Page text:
The other major issue with this system is that it leaves giant holes in key areas of the pitch. Firstly, the centre of the park where quality midfielders have the time and space to spray inch-perfect passes in front of our back 7, and behind our front 3. Where do those passes go? Out wide of course because we’re playing with no wingers. Again, seems obvious.
This week, I read with interest another post on ToffeeWeb about Koeman’s days at Valencia. I have to admit that this was news to me and scary news at that. I sincerely hope this isn’t where we are headed.
So where do we go from here? Unless Mr Moshiri can completely change the ethos and culture that defines how Everton has been run for the last 20-years then we are going to be sticking with Ginger Ron until the rot is deep. Quick-thinking decisiveness has never been an attribute of our board.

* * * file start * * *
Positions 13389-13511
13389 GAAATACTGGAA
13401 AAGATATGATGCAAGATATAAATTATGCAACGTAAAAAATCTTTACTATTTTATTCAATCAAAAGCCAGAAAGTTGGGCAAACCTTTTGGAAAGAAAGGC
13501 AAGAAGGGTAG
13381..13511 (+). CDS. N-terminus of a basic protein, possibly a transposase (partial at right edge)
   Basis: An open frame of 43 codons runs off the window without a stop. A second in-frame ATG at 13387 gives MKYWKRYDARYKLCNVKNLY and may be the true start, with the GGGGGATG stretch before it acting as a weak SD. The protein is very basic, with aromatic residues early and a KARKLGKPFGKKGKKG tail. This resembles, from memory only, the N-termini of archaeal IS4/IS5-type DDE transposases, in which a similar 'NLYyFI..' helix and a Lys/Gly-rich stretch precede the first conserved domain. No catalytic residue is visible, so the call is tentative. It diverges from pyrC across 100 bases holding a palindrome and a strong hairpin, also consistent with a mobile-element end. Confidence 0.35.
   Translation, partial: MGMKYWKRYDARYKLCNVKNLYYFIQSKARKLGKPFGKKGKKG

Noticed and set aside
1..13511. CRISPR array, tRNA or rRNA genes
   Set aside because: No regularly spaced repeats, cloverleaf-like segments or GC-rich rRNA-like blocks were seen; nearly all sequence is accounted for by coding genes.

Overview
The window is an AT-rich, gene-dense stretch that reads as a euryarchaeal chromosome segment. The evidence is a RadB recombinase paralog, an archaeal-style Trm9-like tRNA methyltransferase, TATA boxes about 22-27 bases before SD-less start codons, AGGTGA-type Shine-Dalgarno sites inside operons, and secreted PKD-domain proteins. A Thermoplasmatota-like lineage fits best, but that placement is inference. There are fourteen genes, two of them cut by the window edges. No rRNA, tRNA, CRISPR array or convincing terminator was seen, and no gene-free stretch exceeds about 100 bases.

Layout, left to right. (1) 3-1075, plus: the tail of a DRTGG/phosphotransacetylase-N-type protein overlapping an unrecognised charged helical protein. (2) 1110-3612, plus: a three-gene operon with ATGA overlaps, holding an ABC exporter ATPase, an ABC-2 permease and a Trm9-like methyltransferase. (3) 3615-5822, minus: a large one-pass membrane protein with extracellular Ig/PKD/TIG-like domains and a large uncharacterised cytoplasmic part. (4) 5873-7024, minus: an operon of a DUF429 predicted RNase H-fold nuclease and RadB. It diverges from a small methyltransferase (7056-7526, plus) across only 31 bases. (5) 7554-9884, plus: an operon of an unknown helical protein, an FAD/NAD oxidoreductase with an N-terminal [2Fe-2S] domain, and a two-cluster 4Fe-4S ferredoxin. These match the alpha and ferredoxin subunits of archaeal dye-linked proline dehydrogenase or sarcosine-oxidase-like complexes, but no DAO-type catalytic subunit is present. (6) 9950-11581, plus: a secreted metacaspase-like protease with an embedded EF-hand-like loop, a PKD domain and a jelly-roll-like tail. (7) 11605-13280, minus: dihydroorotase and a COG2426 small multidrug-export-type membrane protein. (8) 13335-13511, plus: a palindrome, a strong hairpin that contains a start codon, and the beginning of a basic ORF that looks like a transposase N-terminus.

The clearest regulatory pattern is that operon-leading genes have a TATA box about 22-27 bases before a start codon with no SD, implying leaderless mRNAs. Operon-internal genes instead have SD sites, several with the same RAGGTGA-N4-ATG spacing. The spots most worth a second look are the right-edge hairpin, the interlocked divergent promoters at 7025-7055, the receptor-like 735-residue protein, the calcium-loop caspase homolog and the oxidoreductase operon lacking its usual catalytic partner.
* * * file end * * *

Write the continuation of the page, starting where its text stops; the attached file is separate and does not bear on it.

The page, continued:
So the question is, can Koeman wipe his white board clean and go back to his approach in the very early days where we appeared to have balance and definition to our starting 11 as well as the mindset to change things if it’s not working? For what it’s worth, my current starting team would look like this:
4-4-2 (imagine that!)
Kenny, Keane, Jagielka, Baines
Mirallas, Sigurdsson, Davies, Lookman
Subs: Calvert-Lewin, Gueye, Schneiderlin, Niasse, Klaassen, Holgate, Williams.
This is my first time posting an article on Toffeeweb, but I’d like to suggest an entirely new way forward for the club as a talking point. I think this will be a ground breaking approach in the current era and could transform the team to the winning one we all want with no outlay in transfer fees whatsoever.